In health IT circles, from the federal government level down to the physician practice level, the conversation about reducing the ever-increasing clinician burden has ramped up in the past several months to the point that it’s become one of the most highly-discussed industry issues. While doctors complaining about electronic health records (EHRs) is nothing new, and has been covered ad nauseam in both the trade press and the mainstream media, their levels of frustration have gained significant momentum of late.
Those who attest that EHRs create more work for physicians, rather than less, frequently point to a study published in the fall of 2016 in the Annals of Internal Medicine that got a massive amount of attention amongst health IT folks. Researchers for this study concluded that for every hour physicians provide direct clinical face time to patients, nearly two additional hours is spent on EHR and desk work within the clinic day. And, outside office hours, physicians spend another one to two hours of personal time each night doing additional computer and other clerical work. In an accompanying editorial published in the journal, Susan Hingle, M.D., from SIU (Southern Illinois University) School of Medicine, wrote, “[Christine] Sinsky and colleagues confirm what many practicing physicians have claimed: Electronic health records, in their current state, occupy a lot of physicians' time and draw attention away from their direct interactions with patients and from their personal lives.”
What’s more, Hingle also noted in her editorial that half of the practices studied had documentation support services (dictation or a documentation assistant) available to physicians. To this end, findings from another recent study revealed that dictation and natural language processing (NLP)—a technology that allows providers to gather and analyze unstructured data, such as free-text notes—may be helpful in reducing these burdens.
This research, published last year in JMIR Medical Informatics, examined the use of NLP on time spent on clinical documentation, data quality, and EHR usability. Researchers looked at 118 documented notes and tested four different clinical documentation approaches among 31 physicians in three specialties: a purely NLP approach; a purely standard approach using the keyboard and mouse; and two hybrid approaches. The researchers concluded, “In this study, the feasibility of an approach to EHR data capture involving the application of NLP to transcribed dictation was demonstrated. This novel dictation-based approach has the potential to reduce the time required for documentation and improve usability while maintaining documentation quality.”
The lead researcher for this study, David R. Kaufman, Ph.D., associate professor, department of biomedical informatics at Scottsdale-based Arizona State University, wrote at the time of publication that “The process of documentation in EHRs is known to be time consuming, inefficient, and cumbersome. The use of dictation coupled with manual transcription has become an increasingly common practice. In recent years, NLP–enabled data capture has become a viable alternative for data entry. It enables the clinician to maintain control of the process and potentially reduce the documentation burden. The question remains how this NLP-enabled workflow will impact EHR usability and whether it can meet the structured data and other EHR requirements while enhancing the user’s experience.”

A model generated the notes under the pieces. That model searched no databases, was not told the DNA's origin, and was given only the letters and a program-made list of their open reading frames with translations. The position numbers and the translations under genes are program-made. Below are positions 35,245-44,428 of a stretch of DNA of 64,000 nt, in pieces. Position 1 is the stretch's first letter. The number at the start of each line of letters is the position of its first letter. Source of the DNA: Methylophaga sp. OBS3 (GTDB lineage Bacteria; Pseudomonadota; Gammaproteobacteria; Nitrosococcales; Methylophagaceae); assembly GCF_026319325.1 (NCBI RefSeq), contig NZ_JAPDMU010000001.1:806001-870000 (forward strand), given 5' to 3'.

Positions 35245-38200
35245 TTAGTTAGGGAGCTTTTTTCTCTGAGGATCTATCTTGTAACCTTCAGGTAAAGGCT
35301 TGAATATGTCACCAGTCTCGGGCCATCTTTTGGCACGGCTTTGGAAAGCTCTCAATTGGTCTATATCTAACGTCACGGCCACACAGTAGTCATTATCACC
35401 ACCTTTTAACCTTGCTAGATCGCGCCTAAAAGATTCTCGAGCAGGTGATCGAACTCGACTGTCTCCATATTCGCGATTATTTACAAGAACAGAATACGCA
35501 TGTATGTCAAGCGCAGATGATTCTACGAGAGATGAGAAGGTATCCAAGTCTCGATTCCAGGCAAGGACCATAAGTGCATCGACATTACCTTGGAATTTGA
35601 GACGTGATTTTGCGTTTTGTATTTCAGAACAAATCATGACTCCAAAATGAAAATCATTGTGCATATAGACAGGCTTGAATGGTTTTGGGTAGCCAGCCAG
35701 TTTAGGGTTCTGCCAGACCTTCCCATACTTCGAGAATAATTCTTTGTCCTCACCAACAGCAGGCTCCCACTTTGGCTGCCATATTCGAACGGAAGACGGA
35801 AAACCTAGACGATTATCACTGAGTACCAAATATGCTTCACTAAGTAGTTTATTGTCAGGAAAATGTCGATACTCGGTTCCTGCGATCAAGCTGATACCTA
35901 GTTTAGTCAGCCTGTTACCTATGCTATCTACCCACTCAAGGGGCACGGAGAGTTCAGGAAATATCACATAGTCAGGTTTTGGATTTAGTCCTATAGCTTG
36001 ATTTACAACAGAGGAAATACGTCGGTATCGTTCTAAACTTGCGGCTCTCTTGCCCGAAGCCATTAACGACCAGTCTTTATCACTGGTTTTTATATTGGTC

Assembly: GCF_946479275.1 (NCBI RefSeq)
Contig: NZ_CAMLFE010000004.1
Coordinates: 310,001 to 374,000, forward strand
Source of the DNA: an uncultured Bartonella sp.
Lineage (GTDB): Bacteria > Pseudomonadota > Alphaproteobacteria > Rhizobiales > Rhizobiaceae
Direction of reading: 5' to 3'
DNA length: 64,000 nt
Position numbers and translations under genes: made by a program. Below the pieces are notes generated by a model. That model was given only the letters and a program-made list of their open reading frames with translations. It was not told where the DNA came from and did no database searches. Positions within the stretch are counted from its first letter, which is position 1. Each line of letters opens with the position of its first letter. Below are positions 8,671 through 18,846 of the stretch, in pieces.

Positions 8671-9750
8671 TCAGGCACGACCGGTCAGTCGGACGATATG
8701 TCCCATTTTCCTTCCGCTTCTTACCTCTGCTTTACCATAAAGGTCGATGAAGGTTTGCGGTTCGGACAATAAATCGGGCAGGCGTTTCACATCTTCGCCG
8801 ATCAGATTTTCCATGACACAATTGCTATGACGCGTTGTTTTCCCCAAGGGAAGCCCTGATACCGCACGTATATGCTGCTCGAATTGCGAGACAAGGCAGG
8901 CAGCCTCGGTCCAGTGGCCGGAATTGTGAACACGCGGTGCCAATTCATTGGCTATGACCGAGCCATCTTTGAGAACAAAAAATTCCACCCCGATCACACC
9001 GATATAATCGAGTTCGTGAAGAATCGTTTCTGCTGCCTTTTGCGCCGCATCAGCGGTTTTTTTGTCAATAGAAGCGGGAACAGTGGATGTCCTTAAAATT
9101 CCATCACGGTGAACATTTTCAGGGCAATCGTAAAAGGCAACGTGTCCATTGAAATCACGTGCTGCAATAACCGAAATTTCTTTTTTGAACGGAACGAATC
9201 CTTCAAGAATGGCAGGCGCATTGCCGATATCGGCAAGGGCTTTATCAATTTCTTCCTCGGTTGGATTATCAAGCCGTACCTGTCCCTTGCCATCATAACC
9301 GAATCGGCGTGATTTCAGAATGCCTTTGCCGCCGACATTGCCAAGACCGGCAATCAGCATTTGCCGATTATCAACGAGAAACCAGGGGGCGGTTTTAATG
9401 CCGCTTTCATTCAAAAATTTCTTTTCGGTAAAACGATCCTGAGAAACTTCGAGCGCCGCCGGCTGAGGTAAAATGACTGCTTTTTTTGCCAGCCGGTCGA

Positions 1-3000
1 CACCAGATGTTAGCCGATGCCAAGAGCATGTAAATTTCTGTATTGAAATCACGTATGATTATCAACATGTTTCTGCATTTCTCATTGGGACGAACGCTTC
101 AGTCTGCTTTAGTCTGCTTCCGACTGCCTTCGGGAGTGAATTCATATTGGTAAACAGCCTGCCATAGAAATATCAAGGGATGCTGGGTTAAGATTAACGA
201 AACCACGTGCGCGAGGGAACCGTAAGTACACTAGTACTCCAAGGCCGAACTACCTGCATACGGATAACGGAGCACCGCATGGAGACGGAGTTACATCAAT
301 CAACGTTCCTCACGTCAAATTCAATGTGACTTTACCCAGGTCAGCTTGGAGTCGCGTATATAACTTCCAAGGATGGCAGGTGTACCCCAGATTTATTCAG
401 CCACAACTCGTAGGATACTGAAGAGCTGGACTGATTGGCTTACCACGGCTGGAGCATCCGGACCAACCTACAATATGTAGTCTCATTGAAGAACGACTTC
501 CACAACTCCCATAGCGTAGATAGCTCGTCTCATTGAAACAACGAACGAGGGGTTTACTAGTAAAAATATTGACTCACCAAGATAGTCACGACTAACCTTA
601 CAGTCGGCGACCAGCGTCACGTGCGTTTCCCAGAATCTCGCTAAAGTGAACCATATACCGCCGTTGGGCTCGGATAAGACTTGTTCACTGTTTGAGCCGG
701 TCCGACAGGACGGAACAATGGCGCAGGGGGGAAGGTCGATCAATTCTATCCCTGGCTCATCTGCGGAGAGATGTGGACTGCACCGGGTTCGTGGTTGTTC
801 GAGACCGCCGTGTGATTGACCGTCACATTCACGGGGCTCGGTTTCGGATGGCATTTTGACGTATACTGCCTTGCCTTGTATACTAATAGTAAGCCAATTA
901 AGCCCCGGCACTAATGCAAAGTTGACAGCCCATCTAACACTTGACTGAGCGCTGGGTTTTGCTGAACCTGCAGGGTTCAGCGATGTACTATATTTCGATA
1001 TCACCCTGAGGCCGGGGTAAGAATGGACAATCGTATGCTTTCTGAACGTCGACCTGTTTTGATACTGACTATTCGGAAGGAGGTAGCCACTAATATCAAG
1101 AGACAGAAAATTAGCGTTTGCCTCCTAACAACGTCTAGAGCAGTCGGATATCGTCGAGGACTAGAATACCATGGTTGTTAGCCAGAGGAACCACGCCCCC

Kaufman, in a more recent interview with Healthcare Informatics, says that his team was hoping to see that the NLP approach led to increased efficiency without detriment in document quality. “It defeats the purpose if it’s fast but you only get 70 percent of the quality; that’s certainly not a good tradeoff in healthcare,” he says. “So we are asking the question if the concept is viable, does it result in potential improvements, and can you retain quality? I think the answer is provisionally yes,” he says, noting that further research in a clinical setting—rather than a simulated one—is needed.
For this study, Kaufman and his colleagues used MediSapien, a medical transcription NLP platform from Islandia, N.Y.-based ZyDoc. The NLP-NLP approach that was tested took a median of 5.2 minutes for cardiologists to document the note; 7.3 minutes for nephrologists; and 8.5 minutes for neurologists. The standard-standard approach that was tested took an average of 16.9, 20.7, and 21.2 minutes respectively. The hybrid models both took an amount of time somewhere in the middle.
Kaufman, a cognitive psychologist by training who says he’s mostly interested in computer interaction and human factor issues, says that there are various conventional ways around manual entry to documentation, such as using macros or copy-and-paste methods, “but they all have their problems and none are satisfying [techniques].” Says Kaufman, “NLP isn’t new to EHRs but we’re at a point where it’s coming of age as a viable alternative [to manual entry]. In the last five years, we have seen a transformation.”
How Can NLP Assist?
Some of the most pioneering healthcare organizations are now figuring out how to effectively use NLP to preserve the patient narrative in the note for all care team members involved. Indeed, as there’s an explosive growth of unstructured clinical data available in EHRs, this is where NLP “shines and serves a need,” says Amy Czahor, vice president, optimization and analytics services, RecordsOne, a Naples, Fla.-based healthcare solutions company.
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